Some aspects of ASD sensory processing can be useful. Generally, people with ASD are able to perceive fine-level details of an object very well, like the colour of a picture or the pitch of a sound (8). This can be really helpful in some parts of music learning, like pitch perception (link to R2P blog), but it can also have some drawbacks. For example, they may have trouble taking in the “big picture” aspects of more complex objects, which help us make meaning and may be important in a particular task (8). One reason for this may be that some people with ASD can struggle to process incoming information very quickly, particularly if it is new or complex (16). This may be especially true when they have to integrate information from multiple senses (14). In music lessons, for instance, it may be challenging for an ASD student to process the constantly changing information of the notes on the page, the sounds from the instrument, and the feeling of their body playing all at the same time. They can also have trouble imitating movements, which requires connecting what they see to the position and movement of their body (17).

 

Social activity: A lot of what we just mentioned can also impact how people with ASD relate to others (13). Most of us communicate every day by using words, gestures, and subtle cues without much thought. All of this requires us to process a lot of information and know how to respond very quickly. For people with ASD, sensory processing differences can make this a challenge. In order to understand speech, we may have to filter out other sounds in the room and focus on the voice of the person speaking to us (18). To make sense of that information, we often need to integrate it with what we see: their eyes, their face, or any other part of their body (14). This all happens very quickly, so people with ASD who process information more slowly may find it hard to understand communication that is too fast or complicated (14). They may also struggle to pick up on subtle social cues, like sarcasm, or to read other people’s emotions (19).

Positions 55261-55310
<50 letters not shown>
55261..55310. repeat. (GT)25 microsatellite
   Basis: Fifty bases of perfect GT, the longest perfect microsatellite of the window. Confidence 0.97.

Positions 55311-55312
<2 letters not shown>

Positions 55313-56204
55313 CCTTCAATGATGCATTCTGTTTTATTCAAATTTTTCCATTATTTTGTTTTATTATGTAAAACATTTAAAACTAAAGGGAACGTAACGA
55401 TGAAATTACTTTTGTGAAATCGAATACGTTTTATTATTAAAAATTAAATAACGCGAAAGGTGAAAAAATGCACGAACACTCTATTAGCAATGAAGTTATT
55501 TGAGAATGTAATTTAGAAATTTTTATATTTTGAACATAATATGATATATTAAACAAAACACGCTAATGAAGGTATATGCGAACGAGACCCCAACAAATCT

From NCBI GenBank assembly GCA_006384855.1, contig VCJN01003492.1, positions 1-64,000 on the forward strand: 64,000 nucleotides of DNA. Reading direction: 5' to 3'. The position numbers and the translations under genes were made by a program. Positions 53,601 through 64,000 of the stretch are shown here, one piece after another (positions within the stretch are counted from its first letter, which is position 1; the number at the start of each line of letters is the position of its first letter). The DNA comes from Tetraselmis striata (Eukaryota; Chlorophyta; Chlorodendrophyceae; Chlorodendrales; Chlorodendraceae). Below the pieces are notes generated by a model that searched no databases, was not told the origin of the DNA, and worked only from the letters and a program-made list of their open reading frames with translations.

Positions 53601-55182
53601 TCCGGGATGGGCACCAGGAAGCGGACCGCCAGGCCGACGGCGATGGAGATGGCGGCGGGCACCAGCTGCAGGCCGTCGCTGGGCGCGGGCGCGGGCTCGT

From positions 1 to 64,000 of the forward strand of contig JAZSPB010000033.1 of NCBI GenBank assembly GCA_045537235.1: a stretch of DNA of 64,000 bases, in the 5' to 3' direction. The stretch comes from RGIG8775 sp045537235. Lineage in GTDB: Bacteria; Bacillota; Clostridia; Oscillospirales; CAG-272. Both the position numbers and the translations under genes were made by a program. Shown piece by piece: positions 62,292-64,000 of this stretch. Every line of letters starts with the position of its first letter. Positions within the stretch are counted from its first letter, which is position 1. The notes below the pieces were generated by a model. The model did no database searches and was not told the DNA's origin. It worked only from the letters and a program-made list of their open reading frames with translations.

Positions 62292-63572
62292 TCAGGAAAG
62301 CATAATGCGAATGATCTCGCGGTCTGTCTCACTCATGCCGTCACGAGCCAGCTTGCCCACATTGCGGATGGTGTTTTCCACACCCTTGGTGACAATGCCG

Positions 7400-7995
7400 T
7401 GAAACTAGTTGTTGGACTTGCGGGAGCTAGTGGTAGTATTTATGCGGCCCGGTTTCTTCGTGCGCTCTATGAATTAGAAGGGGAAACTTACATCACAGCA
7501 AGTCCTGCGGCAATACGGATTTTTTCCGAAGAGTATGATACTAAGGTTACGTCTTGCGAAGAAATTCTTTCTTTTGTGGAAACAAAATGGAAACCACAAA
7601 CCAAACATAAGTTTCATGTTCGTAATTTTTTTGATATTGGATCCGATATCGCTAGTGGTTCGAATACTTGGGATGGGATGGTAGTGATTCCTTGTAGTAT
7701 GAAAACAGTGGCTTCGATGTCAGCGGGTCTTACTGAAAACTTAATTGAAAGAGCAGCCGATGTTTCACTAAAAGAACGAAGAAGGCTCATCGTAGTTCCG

Communication is essential for teaching and learning, so it’s important for music teachers to understand how sensory differences can affect it. For instance, if a student isn’t understanding what you’re trying to communicate, consider the words or phrases you’re using, the length of your sentences, or how fast you’re talking. What nonverbal ways are you conveying information that may not be clear to them? Many students with ASD learn best when given concise, explicit language. Some students may take instruction better when you use visual cues, like pointing or demonstration, while others may have a hard time understanding what they mean. It’s important for teachers to understand what communication styles help each ASD student learn best.

 

Behaviour: Sensory processing doesn’t just affect what we think or understand. It also affects what we do (18). We’ve discussed the connection between sensory processing and behaviour more deeply in our Decoding Behaviour mini-couse (link), but let’s cover some important points from the research here.